Joyeuses familles a Acton
Teaching French can be hard work unless you find a way to fire and maintain the enthusiasm of your class. The key is to excite their curiosity about learning a language, and to do this I bring in any items I have collected during visits to France, as well as postcards and photographs of French-speaking children. Breaking down barriers is the aim, and the more pictures of children you can find the better.
My "absolute certainty" lesson is based on the card game Happy Families. The lesson centres on an exchange of questions and answers which are, I'm sure, on every French syllabus: Comment t'appelles-tu? Je m'appelle . . . Quel age as-tu? J'ai . . . ans. O habites-tu? J'habite a . . .
I start by introducing new language material with the help of Georges, Nicole, Brigitte and Jean-Paul, four French-speaking children. I use photographs, but I have also updated some cardboard figures found gathering dust in the French cupboard. With some deft artwork I have changed fashions and taken 1960s hairstyles into the 1990s. We then practise asking and answering questions by throwing a ball around the class until all the children are confident in both answering and asking questions. I then write these sentences on the board and we practise a little more by substituting different names, ages and places.
We then play Happy Families. I explain to the class that they are going to be one of these four children and that they need to find the other three to complete the set of four. If the numbers in your class don't add up you can join in yourself or give keen children two identities. I give each child a slip of paper face down on which the details of one of the four children are written. They then move around the class and try to find the other three. Some children may simply exchange names, others will ask and answer all the questions. Once found, some of the families introduce themselves to the rest of the class. The children then use their own ideas to create new characters which we use in subsequent lessons to introduce brothers and sisters, pets, likes and dislikes.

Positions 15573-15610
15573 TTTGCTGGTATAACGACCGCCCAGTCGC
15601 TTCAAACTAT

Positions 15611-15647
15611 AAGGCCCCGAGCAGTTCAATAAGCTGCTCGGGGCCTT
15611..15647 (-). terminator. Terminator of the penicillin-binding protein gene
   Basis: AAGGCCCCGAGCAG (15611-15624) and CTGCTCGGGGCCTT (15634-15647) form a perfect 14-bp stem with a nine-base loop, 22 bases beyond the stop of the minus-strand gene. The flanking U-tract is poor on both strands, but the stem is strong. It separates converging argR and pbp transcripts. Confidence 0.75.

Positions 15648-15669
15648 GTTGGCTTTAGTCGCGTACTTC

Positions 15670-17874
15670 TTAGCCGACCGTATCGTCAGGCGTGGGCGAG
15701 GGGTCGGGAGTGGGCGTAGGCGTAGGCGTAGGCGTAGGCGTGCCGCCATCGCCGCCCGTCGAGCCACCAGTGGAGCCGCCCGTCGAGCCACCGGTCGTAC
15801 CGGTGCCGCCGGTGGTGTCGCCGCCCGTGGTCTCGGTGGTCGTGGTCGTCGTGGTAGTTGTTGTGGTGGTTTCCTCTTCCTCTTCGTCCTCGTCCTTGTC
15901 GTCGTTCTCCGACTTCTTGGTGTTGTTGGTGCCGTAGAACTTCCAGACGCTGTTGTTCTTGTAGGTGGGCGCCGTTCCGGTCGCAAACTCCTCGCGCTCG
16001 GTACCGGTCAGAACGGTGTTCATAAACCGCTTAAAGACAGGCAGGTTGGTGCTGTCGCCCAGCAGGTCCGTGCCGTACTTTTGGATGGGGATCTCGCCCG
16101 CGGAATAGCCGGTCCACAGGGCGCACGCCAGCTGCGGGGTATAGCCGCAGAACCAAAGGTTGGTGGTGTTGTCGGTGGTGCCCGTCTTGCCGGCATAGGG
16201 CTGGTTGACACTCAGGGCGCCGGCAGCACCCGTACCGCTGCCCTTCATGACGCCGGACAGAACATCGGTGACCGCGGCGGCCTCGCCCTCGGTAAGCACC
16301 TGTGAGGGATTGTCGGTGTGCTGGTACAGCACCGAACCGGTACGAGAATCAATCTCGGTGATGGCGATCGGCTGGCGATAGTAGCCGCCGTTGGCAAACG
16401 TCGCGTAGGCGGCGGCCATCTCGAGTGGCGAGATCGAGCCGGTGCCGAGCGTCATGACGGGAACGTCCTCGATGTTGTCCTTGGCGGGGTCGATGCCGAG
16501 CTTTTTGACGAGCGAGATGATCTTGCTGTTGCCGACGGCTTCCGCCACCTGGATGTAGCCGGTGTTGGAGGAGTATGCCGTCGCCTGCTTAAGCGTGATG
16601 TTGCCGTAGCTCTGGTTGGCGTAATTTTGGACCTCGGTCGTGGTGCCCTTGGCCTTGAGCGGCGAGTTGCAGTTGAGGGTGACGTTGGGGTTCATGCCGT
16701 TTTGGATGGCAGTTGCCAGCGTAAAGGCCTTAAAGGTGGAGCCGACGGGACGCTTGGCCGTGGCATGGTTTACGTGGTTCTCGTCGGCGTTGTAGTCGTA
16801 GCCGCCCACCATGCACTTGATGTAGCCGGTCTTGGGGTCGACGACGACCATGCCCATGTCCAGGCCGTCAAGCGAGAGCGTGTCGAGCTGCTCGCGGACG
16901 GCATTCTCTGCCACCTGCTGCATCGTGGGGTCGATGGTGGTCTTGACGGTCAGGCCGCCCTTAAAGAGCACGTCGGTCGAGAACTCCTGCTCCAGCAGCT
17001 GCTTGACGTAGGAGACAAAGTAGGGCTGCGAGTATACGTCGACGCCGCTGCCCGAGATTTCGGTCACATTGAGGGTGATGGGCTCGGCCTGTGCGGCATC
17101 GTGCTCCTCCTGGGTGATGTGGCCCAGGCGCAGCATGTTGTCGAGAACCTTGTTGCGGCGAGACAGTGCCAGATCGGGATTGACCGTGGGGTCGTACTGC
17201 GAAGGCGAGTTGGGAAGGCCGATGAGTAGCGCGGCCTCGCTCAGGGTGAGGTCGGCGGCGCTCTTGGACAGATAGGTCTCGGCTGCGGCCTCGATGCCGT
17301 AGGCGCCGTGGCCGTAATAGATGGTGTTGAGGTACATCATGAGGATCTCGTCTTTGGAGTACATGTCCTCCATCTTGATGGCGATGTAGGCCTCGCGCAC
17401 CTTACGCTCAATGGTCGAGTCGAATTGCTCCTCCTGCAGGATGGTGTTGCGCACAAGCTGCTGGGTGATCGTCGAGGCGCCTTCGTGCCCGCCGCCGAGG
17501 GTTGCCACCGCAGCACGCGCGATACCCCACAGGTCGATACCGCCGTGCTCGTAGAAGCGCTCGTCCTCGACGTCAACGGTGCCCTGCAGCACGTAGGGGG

My aim is to develop an atmosphere in which all children are encouraged to participate. I use the range of languages present in my multicultural classes, for example, to find out how ca va would be said in other languages. The relationship between me and the class is crucial. You can easily lose them if you keep talking in French; some children might struggle while others become bored and give up. If they ask in English you need to respond in kind; you are there to clarify not to confuse. Flexibility and encouragement are key to creating and maintaining enthusiasm. When I meet children in the school canteen they will greet me with a "Bonjour monsieur, ca va?" And our school is not, I hasten to add, an upmarket establishment but on a high-rise estate in Acton, west London. Still interested? Bon courage!
Terry Barker is a Year 3 class teacher at Berrymede Junior School, Acton, in the London Borough of Ealing. He takes Year 6 classes for French